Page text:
[AMRadio] Mod transformer turns ratio


jeremy-ca km1h at jeremy.mv.com
Sat Nov 17 17:26:51 EST 2007


Don, it is rated at 7.34KW and weighs in around 250-300#. Came from a 10 KW 
Martin BC TX; PP 4CX5000A's modulating another pair. No other markings on it 
other than the mfg (Avdin Energy Corp) part # and date code of 7752.
Its in oil and about 17" square and maybe 22" high.

Serious overkill but the price is right and Ive been looking over a year for 
something. The size doesnt bother me, just as long as I can use it. Maybe I 
should dust off the 304TL's and forget about the 810's?

OK on the choke requirement. I'll start looking once I determine exactly 
what the heck Im doing.

Carl
KM1H


----- Original Message ----- 
From: "D. Chester" <k4kyv at charter.net>
To: <amradio at mailman.qth.net>
Sent: Saturday, November 17, 2007 4:18 PM
Subject: [AMRadio] Mod transformer turns ratio


> Carl KM1H wrote:
>
> "Looking at a modulation xfmr that is marked 4596VCT RMS Primary and 3747V
> RMS secondary. This appears to be a 0.82:1 voltage step down or a .64
> impedance step down if I did the math right. Question is what sort of 
> wiggle
> room is there in both impedance ratios and actual voltages used?
>
> The power rating is way more than sufficient for my needs and it is rated
> down to 50 Hz. I can use modulator tubes to supply sufficient power to
> overcome a reasonable mismatch but what is reasonable and how does the
> mismatch affect distortion? I havent been able to find any formulas or
> graphs."
>
> That would be more normally expressed as 1.23:1 turns ratio, or almost 
> exactly 1.5:1 impedance stepdown.
>
> Does it give a power rating or current rating?  Or load impedance rating? 
> Without that information it is difficult to determine what the optimum 
> impedances are, but that usually isn't critical.  That's the way the 
> popular multi-match modulation transformers like the UTC VM series works. 
> With  a given turns ratio, a wide variety of impedances can be used.  The 
> only thing that cannot be changed is the impedance ratio.  So you might 
> use a pair of modulator tubes working into a 15000 ohm plate-to-plate load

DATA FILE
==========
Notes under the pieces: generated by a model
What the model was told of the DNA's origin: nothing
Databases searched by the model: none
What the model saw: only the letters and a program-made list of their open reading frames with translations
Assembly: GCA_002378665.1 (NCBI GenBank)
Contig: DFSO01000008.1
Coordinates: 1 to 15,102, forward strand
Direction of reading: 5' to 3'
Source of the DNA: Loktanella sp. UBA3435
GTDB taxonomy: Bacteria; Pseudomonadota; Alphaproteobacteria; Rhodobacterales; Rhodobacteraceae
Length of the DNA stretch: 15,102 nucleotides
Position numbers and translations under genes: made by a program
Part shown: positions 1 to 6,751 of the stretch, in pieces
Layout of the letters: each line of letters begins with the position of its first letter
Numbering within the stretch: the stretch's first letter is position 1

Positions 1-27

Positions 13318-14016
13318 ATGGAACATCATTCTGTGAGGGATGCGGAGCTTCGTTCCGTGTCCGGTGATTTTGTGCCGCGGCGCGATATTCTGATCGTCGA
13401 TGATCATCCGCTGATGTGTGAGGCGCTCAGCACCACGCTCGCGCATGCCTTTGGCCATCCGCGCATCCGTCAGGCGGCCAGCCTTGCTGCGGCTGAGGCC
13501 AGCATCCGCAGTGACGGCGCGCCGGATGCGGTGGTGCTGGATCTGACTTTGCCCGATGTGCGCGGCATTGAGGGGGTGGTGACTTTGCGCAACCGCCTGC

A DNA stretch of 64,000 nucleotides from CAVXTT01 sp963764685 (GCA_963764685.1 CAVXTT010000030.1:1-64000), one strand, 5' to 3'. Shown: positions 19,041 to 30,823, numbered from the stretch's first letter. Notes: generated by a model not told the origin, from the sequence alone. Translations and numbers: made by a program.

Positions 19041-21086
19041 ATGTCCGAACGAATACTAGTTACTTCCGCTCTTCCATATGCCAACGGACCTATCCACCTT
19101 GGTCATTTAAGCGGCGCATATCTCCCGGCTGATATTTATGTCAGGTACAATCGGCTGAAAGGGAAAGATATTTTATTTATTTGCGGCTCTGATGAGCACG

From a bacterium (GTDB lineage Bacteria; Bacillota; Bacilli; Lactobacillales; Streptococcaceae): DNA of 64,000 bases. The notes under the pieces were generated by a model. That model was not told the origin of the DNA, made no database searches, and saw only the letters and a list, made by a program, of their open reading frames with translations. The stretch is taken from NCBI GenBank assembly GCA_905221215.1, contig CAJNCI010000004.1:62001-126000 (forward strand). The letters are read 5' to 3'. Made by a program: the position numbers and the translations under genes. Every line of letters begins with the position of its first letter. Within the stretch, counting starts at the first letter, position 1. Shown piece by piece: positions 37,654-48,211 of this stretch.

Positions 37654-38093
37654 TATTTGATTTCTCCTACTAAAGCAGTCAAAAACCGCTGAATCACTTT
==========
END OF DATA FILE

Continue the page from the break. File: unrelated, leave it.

> to modulate a final amplifier at 10000 ohm modulating impedance.  Or your 
> modulator tubes may operate into a p-p load of 9000 ohms, so the 
> modulating impedance would be 6000 ohms.  A 4000 ohm modulating impedance 
> would yield a 6000 ohm p-p load.
> That is a good ratio for using a common power supply for modulator and 
> final, for achieving good positive peak capability with plenty of 
> headroom beyond 100% in the positive direction.
>
> How big is the transformer and how much does it weigh?  That might give a 
> clue to its power rating if that data isn't given.  Given the voltage 
> ratings you listed, if the power rating or current rating is known, the 
> optimum modulating impedance can be calculated using Ohm's law, and thus 
> the power rating if that isn't given. It sounds like broadcast iron if 
> it's rated down to 50 Hz frequency response.
>
> That brings up another issue.  Is it desined to carry the DC to the final 
> through the secondary?  If  not, you will need a modulation reactor and 
> blocking capacitor to go with it.  A good way to find out, if it open 
> frame where you can see the core laminations, is to see if there is a gap 
> in the core.  If the laminations are stacked in such a way that there is a 
> gap, filled with paper or some other kind of insulation, then it is 
> designed to carry the DC.  If it is cross-laminated like a power 
> transformer, with adjacent sets of laminations reversed so that there is 
> no gap in the iron core, then most likely it is not designed to carry the 
> DC.  Most broadcast modulation transformers are NOT designed to carry the 
> DC to the final.
>
> Don k4kyv
>
>
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